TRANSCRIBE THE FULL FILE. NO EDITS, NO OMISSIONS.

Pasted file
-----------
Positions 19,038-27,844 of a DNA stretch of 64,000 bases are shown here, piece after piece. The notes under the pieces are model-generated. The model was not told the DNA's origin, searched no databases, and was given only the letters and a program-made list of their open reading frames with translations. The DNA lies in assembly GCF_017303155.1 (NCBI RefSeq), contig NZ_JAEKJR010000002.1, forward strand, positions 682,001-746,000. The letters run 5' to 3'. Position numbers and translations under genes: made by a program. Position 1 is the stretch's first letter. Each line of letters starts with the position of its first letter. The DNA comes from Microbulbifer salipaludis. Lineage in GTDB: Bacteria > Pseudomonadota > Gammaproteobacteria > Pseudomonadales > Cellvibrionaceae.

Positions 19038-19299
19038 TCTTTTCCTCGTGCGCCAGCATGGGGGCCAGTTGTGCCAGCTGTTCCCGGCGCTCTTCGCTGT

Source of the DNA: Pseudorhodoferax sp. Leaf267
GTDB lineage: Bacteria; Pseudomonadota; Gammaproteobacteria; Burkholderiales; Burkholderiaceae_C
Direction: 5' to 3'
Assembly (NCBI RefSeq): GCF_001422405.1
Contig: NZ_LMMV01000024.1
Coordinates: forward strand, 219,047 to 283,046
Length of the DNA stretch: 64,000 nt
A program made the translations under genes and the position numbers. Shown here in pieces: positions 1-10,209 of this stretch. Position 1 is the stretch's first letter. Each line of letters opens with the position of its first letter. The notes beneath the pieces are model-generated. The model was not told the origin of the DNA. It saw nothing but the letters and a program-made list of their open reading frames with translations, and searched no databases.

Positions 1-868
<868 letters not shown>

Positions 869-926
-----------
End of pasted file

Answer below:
Positions 19,038-27,844 of a DNA stretch of 64,000 bases are shown here, piece after piece. The notes under the pieces are model-generated. The model was not told the DNA's origin, searched no databases, and was given only the letters and a program-made list of their open reading frames with translations. The DNA lies in assembly GCF_017303155.1 (NCBI RefSeq), contig NZ_JAEKJR010000002.1, forward strand, positions 682,001-746,000. The letters run 5' to 3'. Position numbers and translations under genes: made by a program. Position 1 is the stretch's first letter. Each line of letters starts with the position of its first letter. The DNA comes from Microbulbifer salipaludis. Lineage in GTDB: Bacteria > Pseudomonadota > Gammaproteobacteria > Pseudomonadales > Cellvibrionaceae.

Positions 19038-19299
19038 TCTTTTCCTCGTGCGCCAGCATGGGGGCCAGTTGTGCCAGCTGTTCCCGGCGCTCTTCGCTGT

Source of the DNA: Pseudorhodoferax sp. Leaf267
GTDB lineage: Bacteria; Pseudomonadota; Gammaproteobacteria; Burkholderiales; Burkholderiaceae_C
Direction: 5' to 3'
Assembly (NCBI RefSeq): GCF_001422405.1
Contig: NZ_LMMV01000024.1
Coordinates: forward strand, 219,047 to 283,046
Length of the DNA stretch: 64,000 nt
A program made the translations under genes and the position numbers. Shown here in pieces: positions 1-10,209 of this stretch. Position 1 is the stretch's first letter. Each line of letters opens with the position of its first letter. The notes beneath the pieces are model-generated. The model was not told the origin of the DNA. It saw nothing but the letters and a program-made list of their open reading frames with translations, and searched no databases.

Positions 1-868
<868 letters not shown>

Positions 869-926